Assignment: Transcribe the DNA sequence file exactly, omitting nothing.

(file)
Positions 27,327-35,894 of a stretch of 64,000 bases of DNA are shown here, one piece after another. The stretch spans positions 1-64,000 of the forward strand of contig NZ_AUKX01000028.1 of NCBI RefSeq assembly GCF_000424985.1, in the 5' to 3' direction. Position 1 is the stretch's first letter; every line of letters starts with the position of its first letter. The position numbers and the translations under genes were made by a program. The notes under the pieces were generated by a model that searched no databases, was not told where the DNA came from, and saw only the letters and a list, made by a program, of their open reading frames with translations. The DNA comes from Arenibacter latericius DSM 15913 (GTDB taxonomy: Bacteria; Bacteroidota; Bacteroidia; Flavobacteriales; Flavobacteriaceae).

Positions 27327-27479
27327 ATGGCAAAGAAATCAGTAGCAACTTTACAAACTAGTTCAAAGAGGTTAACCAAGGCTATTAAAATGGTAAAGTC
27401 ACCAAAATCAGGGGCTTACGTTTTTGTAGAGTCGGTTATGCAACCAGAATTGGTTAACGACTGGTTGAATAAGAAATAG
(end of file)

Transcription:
Positions 27,327-35,894 of a stretch of 64,000 bases of DNA are shown here, one piece after another. The stretch spans positions 1-64,000 of the forward strand of contig NZ_AUKX01000028.1 of NCBI RefSeq assembly GCF_000424985.1, in the 5' to 3' direction. Position 1 is the stretch's first letter; every line of letters starts with the position of its first letter. The position numbers and the translations under genes were made by a program. The notes under the pieces were generated by a model that searched no databases, was not told where the DNA came from, and saw only the letters and a list, made by a program, of their open reading frames with translations. The DNA comes from Arenibacter latericius DSM 15913 (GTDB taxonomy: Bacteria; Bacteroidota; Bacteroidia; Flavobacteriales; Flavobacteriaceae).

Positions 27327-27479
27327 ATGGCAAAGAAATCAGTAGCAACTTTACAAACTAGTTCAAAGAGGTTAACCAAGGCTATTAAAATGGTAAAGTC
27401 ACCAAAATCAGGGGCTTACGTTTTTGTAGAGTCGGTTATGCAACCAGAATTGGTTAACGACTGGTTGAATAAGAAATAG